By Nicholas Jason Lopez
Pregnant at 19 with a guy she only dated for three months, it took Amanda Cunningham two years to realize she was just a mistress the whole time, being strung along for the ride.
Seven years of postpartum depression and other mental traumas sent her on a journey that would involve two years of therapy and antidepressants as a way to heal.
Stronger now and musically inspired by the power of feeling at peace with her past poor decisions, it helped the Washington, D.C.-based pop/country artist put together her upcoming EP, which you can get a glimpse of with the powerful single “I Was Weak.”
The Music Bugle had the chance to talk with Cunningham about “I Was Weak” and more.
Music Bugle – Which of your songs were the hardest to write?
Amanda Cunningham – The hardest to write was my newest one, “I Was Weak,” because it was it was difficult to see that situation clearly for years until I went through therapy, sorted my issues out a bit and took a step back to then reflect on it all. Then, once I saw that situation clearly, the question was how do I write about it in a way that wasn’t super depressive, but more self reflective and forgiving? Do I even want to write about this? It’s super vulnerable and makes me look weak obviously, as the title says and I contemplated not releasing the song once everything was produced and finalized because it felt too… raw, like people would see me for real in a way that I might not have shared before.
Music Bugle – What was the moment that made you want to become a musician?
Amanda Cunningham – I can’t think of one specific moment that I wanted to be a musician. I always liked to sing and then would look at the 2000s idols like Whitney Houston, Britney Spears, Mariah Carey, Celine Dion and would blare that in my room as an angsty teen, but I didn’t do anything with music until I was done college and was in a masters program for marketing back in 2016 and was going through a bad depressive state. During the first day of class, there was an icebreaker where the teacher asked, “What did you want to be when you grow up?” and I said something like, “Singer, but it never really happened…” and the guy next to me just looked at me and asked, “Well, why not?” and it hit me then that I had never actually tried and in that moment, a light went on and I thought, “Well, Amanda, you need to try, obviously” and so, that’s the moment I realized I needed to at least try.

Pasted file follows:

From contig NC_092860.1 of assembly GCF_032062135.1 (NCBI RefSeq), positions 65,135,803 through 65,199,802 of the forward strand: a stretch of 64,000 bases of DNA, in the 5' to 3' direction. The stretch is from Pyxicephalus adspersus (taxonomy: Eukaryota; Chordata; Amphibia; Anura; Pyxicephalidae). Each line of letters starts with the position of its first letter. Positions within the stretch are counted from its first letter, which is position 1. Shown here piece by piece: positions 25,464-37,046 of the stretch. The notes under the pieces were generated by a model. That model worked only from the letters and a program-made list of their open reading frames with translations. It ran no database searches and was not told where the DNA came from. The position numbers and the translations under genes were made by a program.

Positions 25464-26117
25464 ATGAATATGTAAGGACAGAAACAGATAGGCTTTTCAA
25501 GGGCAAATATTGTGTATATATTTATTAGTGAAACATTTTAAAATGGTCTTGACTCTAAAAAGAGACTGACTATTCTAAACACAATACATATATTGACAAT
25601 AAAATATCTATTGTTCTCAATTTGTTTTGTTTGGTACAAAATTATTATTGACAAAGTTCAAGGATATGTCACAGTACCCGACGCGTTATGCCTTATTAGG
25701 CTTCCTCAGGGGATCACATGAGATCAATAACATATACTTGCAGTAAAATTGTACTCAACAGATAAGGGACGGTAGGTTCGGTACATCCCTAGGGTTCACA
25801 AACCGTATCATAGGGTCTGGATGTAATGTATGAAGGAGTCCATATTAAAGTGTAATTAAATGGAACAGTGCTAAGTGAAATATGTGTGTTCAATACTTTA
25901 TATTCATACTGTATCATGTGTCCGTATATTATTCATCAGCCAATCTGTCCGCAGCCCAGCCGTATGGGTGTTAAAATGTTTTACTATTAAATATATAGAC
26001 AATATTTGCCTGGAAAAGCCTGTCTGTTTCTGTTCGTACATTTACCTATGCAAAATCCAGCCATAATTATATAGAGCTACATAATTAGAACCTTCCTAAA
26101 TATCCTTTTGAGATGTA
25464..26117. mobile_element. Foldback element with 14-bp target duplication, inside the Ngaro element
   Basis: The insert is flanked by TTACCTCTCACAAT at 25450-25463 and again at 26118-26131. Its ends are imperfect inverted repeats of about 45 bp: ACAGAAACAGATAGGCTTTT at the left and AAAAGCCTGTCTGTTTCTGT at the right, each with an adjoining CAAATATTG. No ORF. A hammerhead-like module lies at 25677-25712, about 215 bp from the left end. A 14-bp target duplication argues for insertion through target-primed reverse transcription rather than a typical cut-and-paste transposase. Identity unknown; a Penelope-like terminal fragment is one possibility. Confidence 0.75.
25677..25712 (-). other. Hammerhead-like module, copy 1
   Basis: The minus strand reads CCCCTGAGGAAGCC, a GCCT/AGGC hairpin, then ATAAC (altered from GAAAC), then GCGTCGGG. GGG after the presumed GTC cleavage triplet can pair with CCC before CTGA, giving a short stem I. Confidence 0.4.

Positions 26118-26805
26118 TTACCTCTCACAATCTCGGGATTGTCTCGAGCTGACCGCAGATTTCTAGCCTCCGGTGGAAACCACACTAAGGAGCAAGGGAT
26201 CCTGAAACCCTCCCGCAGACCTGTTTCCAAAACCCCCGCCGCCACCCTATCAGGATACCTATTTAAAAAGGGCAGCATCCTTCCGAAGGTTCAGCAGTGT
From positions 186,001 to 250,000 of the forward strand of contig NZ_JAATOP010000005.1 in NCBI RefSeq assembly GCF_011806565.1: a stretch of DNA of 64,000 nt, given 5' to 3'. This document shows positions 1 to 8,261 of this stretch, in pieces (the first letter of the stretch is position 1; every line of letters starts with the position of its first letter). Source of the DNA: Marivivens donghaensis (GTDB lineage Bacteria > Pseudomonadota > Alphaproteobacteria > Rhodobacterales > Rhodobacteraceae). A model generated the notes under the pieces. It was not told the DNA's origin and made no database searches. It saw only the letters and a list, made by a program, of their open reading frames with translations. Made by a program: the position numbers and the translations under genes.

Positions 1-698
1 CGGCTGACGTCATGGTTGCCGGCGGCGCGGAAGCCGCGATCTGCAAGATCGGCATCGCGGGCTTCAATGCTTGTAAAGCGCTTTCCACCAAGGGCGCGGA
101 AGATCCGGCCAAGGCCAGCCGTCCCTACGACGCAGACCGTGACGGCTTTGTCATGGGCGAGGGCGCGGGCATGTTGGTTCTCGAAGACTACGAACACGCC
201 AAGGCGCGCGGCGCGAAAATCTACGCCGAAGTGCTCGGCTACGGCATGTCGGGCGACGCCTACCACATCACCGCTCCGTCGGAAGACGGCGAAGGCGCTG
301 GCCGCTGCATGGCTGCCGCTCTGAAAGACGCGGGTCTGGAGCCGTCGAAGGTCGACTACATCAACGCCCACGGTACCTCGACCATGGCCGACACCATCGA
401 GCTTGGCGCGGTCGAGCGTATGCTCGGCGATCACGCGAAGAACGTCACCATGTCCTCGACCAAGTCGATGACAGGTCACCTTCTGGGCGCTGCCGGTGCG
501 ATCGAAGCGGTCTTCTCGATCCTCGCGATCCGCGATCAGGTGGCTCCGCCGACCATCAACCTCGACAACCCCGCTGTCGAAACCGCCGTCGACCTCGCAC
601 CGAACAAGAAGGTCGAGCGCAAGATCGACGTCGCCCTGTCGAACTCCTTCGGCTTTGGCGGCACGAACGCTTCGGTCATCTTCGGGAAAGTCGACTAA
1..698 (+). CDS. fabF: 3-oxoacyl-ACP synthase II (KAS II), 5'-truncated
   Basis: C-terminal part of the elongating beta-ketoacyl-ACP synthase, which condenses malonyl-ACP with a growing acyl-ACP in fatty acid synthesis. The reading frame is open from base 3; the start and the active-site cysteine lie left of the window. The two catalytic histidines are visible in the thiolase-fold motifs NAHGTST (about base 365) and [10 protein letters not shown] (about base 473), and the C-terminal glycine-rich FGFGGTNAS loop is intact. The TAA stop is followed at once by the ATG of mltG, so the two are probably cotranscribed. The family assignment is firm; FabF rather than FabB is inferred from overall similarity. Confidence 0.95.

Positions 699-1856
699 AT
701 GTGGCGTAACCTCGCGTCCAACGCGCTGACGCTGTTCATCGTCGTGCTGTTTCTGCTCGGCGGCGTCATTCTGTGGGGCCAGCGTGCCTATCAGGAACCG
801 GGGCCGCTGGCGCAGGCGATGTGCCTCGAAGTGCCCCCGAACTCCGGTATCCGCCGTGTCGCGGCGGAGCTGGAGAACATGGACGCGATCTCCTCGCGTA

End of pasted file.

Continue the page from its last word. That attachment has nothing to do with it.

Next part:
Music Bugle – What excites you the most about your style of music?
Amanda Cunningham – I’m moving more into pop country and in country, they’re really great at storytelling and I love that so much. There’s a whole story and I can feel and picture the people in the story. It’s like I’m there and can picture myself as them. The clever lines and turn of phrases get me excited and push me to come up with even smarter lines.
Music Bugle – How would you describe Washington, D.C. to someone who has never been there before?
Amanda Cunningham – It’s a major city, but from my experience, it’s not the same excitement you’d get with a nonpolitical city. It’s a pretty serious city with politics always in the forefront and there are constant protests about something. I love all the free museums and the community here, though. The music community is super supportive of each other, since it’s not a music city, so we have to support each other more to get momentum, I think.
Music Bugle – What was your goal for your new single “I Was Weak”?
Amanda Cunningham – My goal is to get 10,000 Spotify streams within the first 60 days of release. It’s a super arbitrary number, but I picked it to push myself to promote it and step outside of my comfort zone. Get out of my head and just do the thing, basically. Like, tell people about my music, finally believe that people want to hear my music and I wouldn’t annoy them if I shared it with them and asked them to listen. I also think it’s important that others see that behind the lyrics, it’s okay to make mistakes, as long as you can self-reflect and correct it best you can, which means stop beating yourself up and forgiving an older version of yourself who didn’t know certain things.